Wadi RumFebruary 23, 2009 • By Kelly Glynn
I started my Jordan journey in the desert. From Aqaba to Wadi Rum is about an hour and a half and I was not about to endure another wasted day of public transportation so I hired a car to transport me there. Wadi Rum can best be described as desert meets rock. If you have ever read Lawrence of Arabia or seen the movie then you know a little bit about Wadi Rum. Picture red sand, towering sandstone rocks and wind gusts sweeping the sands across the surface like waves. The combination is a worthwhile venture but I wouldn’t want to be anywhere near the dessert in June, July and August. I survived a sand storm and couldn’t believe my guide considered it nothing. Feeling particularly energetic my guide, Allatellah, a 24 year-old Bedouin took me in a 4X4 through the desert for four hours. I even did a bit of rock climbing but the biggest jaunt occurred when I had to find some facilities away from tourists and I kept climbing and climbing and then realized I would have to get back down without killing myself.
After some wild adventures, my guide invited me back to his house. We bonded after four hours together. His father has four wives and 29 children with one on the way. The Bedouin are nomads but there are 2500 of them living at Rum Wadi. Despite my concerns, I figured my driver knew to meet me at 3 pm so someone would come looking for me eventually. Allatellah drove me to his house which consisted of 2 large rooms one completely devoted to prayer. The first room was covered in cushions and rugs. I sat there waiting for my tea until 5 people ran in at 3:30 to pray. Can you say awkward? It’s not like I’ve been in this situation before so I pretty much kept my hands folded and stared at them bowing for 15 minutes. As for the second room, I peaked in before leaving but was told no pictures because there were women present. Arabic women cannot be photographed. The children were running around pointing and laughing at me. I gathered most Bedouin’s marry young and have multiple wives and loads of children. Every person I talked to or dropped by the house to say hello to the American seemed to be Allatellah’s cousin or brother or uncle. I couldn’t keep up with all the relatives. My tea experience was interesting to say the least. I find it bizarre that I can sit there with 8 Arabic men and drink tea (they were smoking as well) but the women cannot even say hello to me.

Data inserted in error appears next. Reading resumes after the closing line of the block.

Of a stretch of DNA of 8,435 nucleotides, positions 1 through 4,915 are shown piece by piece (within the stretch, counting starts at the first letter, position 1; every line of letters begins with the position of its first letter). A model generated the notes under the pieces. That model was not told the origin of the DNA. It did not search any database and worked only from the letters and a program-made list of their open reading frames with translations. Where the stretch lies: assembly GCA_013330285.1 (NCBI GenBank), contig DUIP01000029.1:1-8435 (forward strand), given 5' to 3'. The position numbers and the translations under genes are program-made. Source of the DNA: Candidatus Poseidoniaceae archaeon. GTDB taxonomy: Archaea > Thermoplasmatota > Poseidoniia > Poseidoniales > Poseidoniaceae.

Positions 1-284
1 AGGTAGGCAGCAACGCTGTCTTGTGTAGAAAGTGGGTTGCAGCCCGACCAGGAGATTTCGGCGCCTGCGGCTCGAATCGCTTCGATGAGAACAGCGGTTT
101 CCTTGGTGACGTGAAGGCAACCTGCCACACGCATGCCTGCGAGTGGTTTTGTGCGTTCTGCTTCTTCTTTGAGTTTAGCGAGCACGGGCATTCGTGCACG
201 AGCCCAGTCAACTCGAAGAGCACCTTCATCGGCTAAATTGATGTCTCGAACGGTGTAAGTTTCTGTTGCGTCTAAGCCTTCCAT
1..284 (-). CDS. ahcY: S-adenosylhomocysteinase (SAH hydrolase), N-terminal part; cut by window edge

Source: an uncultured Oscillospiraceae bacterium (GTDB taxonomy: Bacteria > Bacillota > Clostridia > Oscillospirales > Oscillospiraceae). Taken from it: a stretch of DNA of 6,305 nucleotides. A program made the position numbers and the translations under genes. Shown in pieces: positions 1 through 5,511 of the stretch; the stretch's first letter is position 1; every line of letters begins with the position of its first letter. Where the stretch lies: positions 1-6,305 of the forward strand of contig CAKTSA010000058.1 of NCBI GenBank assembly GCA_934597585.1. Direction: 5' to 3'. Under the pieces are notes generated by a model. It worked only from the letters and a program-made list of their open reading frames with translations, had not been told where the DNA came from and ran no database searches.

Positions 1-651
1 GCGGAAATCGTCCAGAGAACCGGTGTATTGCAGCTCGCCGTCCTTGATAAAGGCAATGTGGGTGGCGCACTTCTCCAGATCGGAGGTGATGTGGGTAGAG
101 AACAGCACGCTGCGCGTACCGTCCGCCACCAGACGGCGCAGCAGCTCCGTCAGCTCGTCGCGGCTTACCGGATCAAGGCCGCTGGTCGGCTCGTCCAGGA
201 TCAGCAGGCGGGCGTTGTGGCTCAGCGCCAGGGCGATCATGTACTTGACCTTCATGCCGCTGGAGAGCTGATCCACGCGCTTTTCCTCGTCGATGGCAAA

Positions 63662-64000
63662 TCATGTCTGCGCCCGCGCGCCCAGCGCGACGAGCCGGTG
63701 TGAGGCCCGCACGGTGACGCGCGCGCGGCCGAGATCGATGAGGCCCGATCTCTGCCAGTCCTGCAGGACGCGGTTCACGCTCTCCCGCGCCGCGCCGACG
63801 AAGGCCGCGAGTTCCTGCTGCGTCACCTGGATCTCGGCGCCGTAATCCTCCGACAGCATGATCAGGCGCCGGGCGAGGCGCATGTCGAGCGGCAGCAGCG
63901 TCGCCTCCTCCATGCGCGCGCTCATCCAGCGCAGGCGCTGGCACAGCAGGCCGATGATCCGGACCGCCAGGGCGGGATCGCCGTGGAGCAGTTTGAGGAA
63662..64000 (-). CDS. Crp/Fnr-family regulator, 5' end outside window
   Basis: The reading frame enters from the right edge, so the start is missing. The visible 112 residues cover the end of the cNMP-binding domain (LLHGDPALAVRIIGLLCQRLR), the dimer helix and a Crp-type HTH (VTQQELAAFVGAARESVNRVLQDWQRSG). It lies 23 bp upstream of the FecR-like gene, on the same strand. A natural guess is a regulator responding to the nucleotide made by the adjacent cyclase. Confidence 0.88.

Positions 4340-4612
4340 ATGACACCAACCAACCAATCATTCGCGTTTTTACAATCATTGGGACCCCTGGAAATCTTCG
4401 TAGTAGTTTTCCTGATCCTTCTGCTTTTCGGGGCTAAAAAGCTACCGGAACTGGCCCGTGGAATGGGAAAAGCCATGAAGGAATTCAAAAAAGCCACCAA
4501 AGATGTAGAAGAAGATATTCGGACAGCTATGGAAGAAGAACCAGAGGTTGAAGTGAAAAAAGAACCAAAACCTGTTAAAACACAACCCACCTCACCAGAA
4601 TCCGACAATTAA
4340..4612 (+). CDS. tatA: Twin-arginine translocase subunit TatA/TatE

From Wadi Rum, I made my way to Wadi Musa (PETRA). It was about a two hour drive through the desert and I do mean nothing but this carved out road existed. In fact, there were men sweeping the roads along the way. Think about it. If they don’t clean the roads, the sand will cover everything. Jordan is one large desert with the Red Sea bordering Saudi Arabia and the Dead Sea bordering Israel. A friend compared Jordan to Switzerland and it’s very true. Jordanians are friendly to all cultures serving as peacemakers also sandwiched between Iraq and Syria. I suppose being surrounded my “rogue” states one needs to take a neutral position.
Freezing in Petra- I am talking 35 degrees-I needed warm clothing quickly. After a look at the shops, I realized my selection was limited to scarves and belly dancing outfits. Seeing that I have 300 pashminas, I settled on the Bedouin scarf which is the long checkered(think Saudi) red and white scarf with black agar (no idea how to spell) but I call it a scarf keeper-oner. One guy suckered me into a black one but then I wanted a blue and white checkered scarf so now I have 2 Bedouin head pieces. Yes, I am not likely ever to wear these after leaving the Middle East. Anyone need a Halloween costume?